Earned value management is an approach for performance management on projects. It combines time, cost, and scope to create an integrated view of planned progress, as it compares to what was actually achieved.
In this article, we will define earned value, and discuss why earned value management is important to project success.
Defining Earned Value
‘Value’ is represented as a financial figure, and it is ‘earned’ by working through the items on the schedule and delivering chunks of scope. Think of it as a way of describing what you’ve got at any given time in return for the money you’ve invested.
The two strands of time and money work together and it is important that they are viewed that way. After all, a project that is overspent might look bad on paper. However, if the overspend has happened because the team is way ahead of their delivery and they’ve managed to make massive progress, perhaps that additional spend is warranted and will even out over the rest of the project.
Equally, if a project looks under budget, that could signify the team has delivered very little at all – or they are being exceptionally good at cost management.
Unless you know what the money and time has gotten you, it’s hard to see the full picture of progress. Cost management processes are important, but you need the context of what results you’ve achieved for the cost to really know if you’re on track to get the results you planned.
Putting Data in Context
Time, money, and scope come together in a time-phased budget and a project schedule. The schedule determines the work to be done over the project lifecycle. The budget is phased according to when it will be spent. The critical path is identified, and often that’s where teams spend their effort, because if a task takes longer (or a non-critical task becomes critical) then the project dates are pushed out.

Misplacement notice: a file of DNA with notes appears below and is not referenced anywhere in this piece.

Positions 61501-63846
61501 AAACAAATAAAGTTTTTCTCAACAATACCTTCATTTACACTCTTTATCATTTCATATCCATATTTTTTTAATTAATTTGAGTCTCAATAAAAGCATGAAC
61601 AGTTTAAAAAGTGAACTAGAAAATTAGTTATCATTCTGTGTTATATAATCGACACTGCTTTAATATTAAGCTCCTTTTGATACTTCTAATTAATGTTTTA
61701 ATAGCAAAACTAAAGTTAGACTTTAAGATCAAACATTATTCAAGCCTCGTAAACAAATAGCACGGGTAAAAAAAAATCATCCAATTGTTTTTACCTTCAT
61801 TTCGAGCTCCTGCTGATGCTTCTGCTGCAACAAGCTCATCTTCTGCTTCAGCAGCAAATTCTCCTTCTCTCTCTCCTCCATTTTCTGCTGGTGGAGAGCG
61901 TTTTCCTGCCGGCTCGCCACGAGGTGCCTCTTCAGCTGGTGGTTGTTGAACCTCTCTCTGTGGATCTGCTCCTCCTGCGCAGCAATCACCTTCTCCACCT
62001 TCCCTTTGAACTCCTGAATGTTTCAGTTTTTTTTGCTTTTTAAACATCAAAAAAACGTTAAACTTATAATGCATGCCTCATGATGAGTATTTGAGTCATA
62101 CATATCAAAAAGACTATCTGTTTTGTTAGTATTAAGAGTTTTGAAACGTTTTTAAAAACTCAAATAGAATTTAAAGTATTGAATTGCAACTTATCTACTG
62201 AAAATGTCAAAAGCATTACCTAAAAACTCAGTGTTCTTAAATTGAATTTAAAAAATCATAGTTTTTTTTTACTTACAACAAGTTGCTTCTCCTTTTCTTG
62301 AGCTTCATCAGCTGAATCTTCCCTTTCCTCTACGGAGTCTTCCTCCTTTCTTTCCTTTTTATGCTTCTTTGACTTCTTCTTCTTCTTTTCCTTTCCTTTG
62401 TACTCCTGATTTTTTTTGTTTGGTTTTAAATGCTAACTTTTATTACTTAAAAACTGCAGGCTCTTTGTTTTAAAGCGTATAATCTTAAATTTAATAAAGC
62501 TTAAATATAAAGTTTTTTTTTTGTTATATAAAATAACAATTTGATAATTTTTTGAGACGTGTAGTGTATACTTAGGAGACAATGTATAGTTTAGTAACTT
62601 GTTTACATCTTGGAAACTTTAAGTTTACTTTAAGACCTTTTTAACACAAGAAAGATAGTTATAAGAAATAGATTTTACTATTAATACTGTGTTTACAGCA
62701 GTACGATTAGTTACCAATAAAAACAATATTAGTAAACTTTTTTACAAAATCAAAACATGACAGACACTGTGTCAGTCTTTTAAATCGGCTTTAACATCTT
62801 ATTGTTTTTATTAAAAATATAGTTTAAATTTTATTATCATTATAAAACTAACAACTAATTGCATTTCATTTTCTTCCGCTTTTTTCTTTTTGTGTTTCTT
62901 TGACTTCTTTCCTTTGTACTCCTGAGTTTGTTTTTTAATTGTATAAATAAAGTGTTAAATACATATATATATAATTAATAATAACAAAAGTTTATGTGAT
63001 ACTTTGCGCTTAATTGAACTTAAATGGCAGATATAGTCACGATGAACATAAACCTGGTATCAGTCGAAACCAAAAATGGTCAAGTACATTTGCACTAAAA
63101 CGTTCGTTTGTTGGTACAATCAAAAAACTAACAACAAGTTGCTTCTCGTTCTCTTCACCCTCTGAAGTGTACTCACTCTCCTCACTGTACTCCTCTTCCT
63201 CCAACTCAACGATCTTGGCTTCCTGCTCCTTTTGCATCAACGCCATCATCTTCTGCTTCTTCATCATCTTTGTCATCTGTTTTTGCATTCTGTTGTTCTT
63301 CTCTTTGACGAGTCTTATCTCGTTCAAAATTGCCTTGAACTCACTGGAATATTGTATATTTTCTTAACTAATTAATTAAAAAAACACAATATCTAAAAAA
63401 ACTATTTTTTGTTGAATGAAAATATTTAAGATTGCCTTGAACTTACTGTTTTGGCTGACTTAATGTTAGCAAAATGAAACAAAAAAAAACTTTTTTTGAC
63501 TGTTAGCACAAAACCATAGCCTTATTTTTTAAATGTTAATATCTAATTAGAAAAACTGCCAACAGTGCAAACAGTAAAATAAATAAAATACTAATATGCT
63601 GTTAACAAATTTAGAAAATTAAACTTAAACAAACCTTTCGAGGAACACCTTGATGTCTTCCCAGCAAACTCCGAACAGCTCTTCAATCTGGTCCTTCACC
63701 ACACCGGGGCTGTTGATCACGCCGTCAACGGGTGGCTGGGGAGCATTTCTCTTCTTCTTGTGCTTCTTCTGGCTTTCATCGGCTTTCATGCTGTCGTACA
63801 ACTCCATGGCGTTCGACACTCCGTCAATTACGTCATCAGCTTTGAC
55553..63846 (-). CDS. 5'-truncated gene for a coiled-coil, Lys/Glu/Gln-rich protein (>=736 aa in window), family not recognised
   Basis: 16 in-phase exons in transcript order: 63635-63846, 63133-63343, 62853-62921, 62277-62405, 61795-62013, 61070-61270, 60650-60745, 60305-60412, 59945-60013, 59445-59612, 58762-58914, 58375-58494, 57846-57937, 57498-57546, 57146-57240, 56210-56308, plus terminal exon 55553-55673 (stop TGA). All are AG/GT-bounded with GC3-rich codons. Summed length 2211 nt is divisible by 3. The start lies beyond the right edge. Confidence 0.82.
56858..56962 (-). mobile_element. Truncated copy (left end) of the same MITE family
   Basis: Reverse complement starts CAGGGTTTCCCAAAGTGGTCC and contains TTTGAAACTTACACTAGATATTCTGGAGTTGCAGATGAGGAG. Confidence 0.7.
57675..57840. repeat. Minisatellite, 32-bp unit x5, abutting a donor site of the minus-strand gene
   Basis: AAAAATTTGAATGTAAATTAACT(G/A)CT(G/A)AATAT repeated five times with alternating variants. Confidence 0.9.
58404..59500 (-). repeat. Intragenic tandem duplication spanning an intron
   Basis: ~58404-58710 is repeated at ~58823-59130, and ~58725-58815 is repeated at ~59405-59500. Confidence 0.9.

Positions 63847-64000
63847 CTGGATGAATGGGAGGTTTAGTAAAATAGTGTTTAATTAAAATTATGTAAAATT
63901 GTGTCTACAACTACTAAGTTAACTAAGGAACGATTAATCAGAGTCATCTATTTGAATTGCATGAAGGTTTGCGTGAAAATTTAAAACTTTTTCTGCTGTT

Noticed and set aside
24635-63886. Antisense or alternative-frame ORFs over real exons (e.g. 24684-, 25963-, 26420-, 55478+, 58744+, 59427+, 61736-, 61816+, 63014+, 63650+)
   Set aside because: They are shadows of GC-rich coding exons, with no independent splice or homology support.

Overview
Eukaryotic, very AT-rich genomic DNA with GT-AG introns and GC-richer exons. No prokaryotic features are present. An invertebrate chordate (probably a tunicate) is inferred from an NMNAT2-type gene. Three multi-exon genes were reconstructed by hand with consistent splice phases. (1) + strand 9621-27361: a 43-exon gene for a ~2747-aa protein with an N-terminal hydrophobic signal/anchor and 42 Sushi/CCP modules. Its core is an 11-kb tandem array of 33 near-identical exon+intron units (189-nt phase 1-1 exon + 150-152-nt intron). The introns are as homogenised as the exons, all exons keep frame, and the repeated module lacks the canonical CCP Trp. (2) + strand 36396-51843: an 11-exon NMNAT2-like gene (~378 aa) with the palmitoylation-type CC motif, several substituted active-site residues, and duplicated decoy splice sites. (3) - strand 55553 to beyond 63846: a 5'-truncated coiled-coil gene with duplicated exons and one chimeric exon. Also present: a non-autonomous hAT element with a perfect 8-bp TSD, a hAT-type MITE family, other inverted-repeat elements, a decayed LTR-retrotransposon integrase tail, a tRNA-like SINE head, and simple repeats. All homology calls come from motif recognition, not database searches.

This is no different from how you manage projects without earned value – as a project manager, you’d still be interested in the critical tasks and making sure the project doesn’t run late and overspend. The difference with applying earned value is simply that you can track and manage performance in a data-driven way.
And the data is interesting. For example, researchers looking at delivered US Air Force contracts saw that once a project was 20% of the way through, the cumulative Cost Performance Index (a way of determining if tasks are using more or less of their allocated budget) does not change by more than 10%. If those were your projects, you’d be confident knowing that once you’d done a fifth of the work, you were probably going to continue at the same level of cost efficiency. It’s a good way of predicting future performance, and that’s one of the main reasons why project leaders choose to adopt earned value management practices.
Here are five more reasons why earned value management (EVM) is beneficial to the projects using it.
5 Reasons Why Earned Value Management is Important
1. EVM improves project performance management.
The main reason for investing in earned value management systems is to improve and standardize project performance management. There is no hiding with earned value management: you’ve either done the work, in time and on budget, or you haven’t. It’s a great way to encourage accurate, transparent reporting of cost and schedule performance.
Keep in mind that you do need to put in the work upfront. For example, establish how the progress of tasks will be measured, how the whole EVM approach will be set up, and how reports will be made. But if you are struggling to get accurate performance reporting out of the portfolio, EVM is one way to introduce greater rigor and oversight.
2. EVM allows for cross-project comparison.
Earned value metrics are standardized. As long as your project has a time-phased budget, and can work within the parameters of the process, then you can collate reliable, repeatable data about performance.